Source: JAMA - June 26, 2018 Category: General Medicine Source Type: research

Rise in Fall-Related Deaths
The number of US older adults who die as the result of a fall has increased by 31%, from 18  334 in 2007 to 29 668 in 2016, according to a CDCreport. (Source: JAMA)
Source: JAMA - June 26, 2018 Category: General Medicine Source Type: research

Insect Borne Disease Threat Grows
The United States faces an increasing number of infections caused by mosquito, tick, and flea bites, according to a new CDCreport. (Source: JAMA)
Source: JAMA - June 26, 2018 Category: General Medicine Source Type: research

Phone Apps for Patients With Diabetes
Among approximately 280 commercially available mobile phone apps for self-management of diabetes, only 11 had been studied for effectiveness, and only 5 of those were associated with clinically significant improvement in blood glucose control as measured by hemoglobin A1c tests, according to a recentreport by the Agency for Healthcare Research and Quality (AHRQ). (Source: JAMA)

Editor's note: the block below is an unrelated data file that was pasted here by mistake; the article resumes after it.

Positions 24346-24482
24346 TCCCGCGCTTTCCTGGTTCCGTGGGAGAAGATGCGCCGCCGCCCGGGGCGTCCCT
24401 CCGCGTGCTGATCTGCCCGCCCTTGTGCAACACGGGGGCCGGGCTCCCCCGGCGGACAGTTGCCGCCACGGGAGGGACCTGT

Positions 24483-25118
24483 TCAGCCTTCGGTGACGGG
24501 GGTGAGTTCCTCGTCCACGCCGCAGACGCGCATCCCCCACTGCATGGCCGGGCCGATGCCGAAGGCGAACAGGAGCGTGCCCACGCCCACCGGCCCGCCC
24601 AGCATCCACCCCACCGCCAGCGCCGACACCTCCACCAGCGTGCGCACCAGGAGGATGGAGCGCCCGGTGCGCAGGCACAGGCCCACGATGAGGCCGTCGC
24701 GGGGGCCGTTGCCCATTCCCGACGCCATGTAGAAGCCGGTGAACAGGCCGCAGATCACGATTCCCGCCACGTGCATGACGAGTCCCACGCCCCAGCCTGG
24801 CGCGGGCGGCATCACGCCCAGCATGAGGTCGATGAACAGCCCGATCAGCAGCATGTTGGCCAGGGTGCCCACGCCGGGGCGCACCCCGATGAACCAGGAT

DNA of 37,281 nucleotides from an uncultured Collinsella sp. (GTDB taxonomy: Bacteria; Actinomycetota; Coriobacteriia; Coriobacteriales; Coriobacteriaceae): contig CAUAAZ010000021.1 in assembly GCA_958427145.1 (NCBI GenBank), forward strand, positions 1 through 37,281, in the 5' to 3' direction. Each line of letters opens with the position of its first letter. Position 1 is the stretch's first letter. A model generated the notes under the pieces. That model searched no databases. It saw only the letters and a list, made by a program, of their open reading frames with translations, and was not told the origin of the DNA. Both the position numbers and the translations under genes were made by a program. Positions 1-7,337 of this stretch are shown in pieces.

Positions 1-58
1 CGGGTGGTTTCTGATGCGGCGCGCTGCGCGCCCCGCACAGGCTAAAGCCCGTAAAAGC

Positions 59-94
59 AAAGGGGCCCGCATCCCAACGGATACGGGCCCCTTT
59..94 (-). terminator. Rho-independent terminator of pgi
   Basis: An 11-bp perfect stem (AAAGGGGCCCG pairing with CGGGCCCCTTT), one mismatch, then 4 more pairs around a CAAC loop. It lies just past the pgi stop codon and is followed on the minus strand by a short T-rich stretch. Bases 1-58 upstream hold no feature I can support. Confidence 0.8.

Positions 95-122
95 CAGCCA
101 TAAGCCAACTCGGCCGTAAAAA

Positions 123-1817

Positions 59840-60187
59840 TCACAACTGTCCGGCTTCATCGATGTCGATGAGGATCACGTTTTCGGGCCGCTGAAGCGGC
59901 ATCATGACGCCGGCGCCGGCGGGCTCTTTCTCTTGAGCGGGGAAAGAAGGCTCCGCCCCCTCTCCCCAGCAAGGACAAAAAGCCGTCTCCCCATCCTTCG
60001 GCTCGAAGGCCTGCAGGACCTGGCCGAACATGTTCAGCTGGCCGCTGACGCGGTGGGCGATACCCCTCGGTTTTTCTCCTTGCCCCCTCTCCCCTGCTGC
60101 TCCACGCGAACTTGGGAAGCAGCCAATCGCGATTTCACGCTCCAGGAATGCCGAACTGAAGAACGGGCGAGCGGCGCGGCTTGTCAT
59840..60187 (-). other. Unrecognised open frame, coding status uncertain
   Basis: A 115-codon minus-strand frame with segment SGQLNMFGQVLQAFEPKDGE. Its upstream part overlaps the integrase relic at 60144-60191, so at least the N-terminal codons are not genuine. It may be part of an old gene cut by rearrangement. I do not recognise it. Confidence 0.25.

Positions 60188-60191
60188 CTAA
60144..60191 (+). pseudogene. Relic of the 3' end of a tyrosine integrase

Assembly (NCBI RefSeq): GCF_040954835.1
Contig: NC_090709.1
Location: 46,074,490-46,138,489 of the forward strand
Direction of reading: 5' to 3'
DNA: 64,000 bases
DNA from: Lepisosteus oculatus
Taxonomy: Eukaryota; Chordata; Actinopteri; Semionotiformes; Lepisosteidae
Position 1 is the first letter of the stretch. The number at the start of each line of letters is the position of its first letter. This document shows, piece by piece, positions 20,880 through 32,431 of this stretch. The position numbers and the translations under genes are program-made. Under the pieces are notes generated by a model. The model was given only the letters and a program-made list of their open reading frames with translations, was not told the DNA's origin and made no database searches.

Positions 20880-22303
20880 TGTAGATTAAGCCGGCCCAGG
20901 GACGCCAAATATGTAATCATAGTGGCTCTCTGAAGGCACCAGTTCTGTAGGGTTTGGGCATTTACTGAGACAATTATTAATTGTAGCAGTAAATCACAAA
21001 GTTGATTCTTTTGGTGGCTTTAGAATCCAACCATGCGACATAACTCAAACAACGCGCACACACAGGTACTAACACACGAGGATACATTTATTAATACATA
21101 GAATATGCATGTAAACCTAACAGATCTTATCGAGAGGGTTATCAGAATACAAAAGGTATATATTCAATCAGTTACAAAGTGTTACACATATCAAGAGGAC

Source: JAMA - June 26, 2018 Category: General Medicine Source Type: research

NIH-Sponsored Trial of Universal Influenza Vaccine
The National Institute of Allergy and Infectious Diseases (NIAID) recently launched aphase 2 clinical trial of an experimental universal influenza vaccine. (Source: JAMA)
Source: JAMA - June 26, 2018 Category: General Medicine Source Type: research

Federal Rule Overrides State Telemedicine Restrictions